We have placed cookies on your device to help make this website better.
If you choose to customise the site it will help you to find the most relevant content for your needs. You will still be able to access all content on the site.
0800 716 646
5 June 2013
Dr Richenda Tisdale, MDU medico-legal adviser
In her first week of medical school, an MDU member came across an injured woman lying in the street. She had an obvious head injury, and two men standing nearby called for help. The student asked them to call the police and an ambulance and stepped into the road to examine the patient. She applied pressure to the head wound and did not attempt to move the patient as it was unclear what other injuries she might have. The emergency services arrived within minutes and took over the care of the patient. The police asked the student for a statement. She contacted the MDU for advice.
Doctors have an ethical duty to provide care when and where necessary, but this does not strictly apply to medical students. However, if you feel able to do so, the GMC says in Good medical practice, paragraph 26:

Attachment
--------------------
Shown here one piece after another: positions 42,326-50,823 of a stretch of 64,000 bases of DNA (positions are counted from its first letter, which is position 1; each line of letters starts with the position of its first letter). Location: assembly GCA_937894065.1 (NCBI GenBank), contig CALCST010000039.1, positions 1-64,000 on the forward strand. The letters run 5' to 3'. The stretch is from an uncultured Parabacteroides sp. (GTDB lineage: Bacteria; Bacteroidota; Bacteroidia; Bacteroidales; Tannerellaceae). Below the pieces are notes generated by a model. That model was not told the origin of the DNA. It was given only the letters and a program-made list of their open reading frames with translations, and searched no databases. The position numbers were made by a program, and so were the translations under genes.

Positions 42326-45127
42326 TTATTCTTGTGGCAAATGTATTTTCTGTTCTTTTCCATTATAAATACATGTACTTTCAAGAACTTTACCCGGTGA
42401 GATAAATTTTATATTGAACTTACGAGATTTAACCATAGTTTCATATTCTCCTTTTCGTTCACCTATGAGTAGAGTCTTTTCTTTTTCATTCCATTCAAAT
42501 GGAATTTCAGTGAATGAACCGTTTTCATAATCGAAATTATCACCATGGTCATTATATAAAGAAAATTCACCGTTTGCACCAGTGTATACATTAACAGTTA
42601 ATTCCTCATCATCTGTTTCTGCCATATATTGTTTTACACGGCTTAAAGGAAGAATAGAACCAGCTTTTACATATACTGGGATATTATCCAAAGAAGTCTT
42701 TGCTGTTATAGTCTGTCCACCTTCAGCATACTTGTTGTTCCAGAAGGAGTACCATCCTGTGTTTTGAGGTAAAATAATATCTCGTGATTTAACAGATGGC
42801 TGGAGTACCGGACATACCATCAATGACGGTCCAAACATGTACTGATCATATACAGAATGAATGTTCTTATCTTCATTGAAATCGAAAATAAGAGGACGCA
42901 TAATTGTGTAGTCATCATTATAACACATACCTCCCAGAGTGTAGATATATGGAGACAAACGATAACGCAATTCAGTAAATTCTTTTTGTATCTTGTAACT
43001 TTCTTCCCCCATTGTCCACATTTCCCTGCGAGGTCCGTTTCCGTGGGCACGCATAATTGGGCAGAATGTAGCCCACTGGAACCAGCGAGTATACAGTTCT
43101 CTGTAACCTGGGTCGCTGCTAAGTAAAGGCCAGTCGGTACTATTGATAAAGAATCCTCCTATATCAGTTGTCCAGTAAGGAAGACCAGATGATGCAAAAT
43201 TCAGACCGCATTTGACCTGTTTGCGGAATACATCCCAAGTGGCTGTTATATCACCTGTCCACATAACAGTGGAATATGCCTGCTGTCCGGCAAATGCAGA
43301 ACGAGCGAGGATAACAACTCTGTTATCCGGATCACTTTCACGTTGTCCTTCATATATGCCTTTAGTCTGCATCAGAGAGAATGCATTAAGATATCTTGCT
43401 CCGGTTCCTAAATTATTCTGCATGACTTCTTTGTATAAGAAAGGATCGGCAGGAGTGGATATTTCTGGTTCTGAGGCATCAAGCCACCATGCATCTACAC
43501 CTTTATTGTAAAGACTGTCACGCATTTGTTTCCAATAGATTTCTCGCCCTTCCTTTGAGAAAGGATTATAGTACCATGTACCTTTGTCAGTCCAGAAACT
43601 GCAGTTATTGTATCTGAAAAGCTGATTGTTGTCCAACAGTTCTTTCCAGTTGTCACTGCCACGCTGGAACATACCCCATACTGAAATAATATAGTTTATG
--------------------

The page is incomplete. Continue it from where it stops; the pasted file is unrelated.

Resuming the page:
You must offer help if emergencies arise in clinical settings or in the community, taking account of your own safety, your competence and the availability of other options for care.
The MDU provides indemnity for medical students acting as Good Samaritans.
This guidance was correct at publication on 05/06/2013. It is intended as general guidance for members only. If you are a member and need specific advice relating to your own circumstances, please contact one of our advisers.
Be the first to comment
© 2017 The MDU
We have detected you are in and some website content may have been personalised to be more relevant to you.
You can change your region setting here or at the top of the page.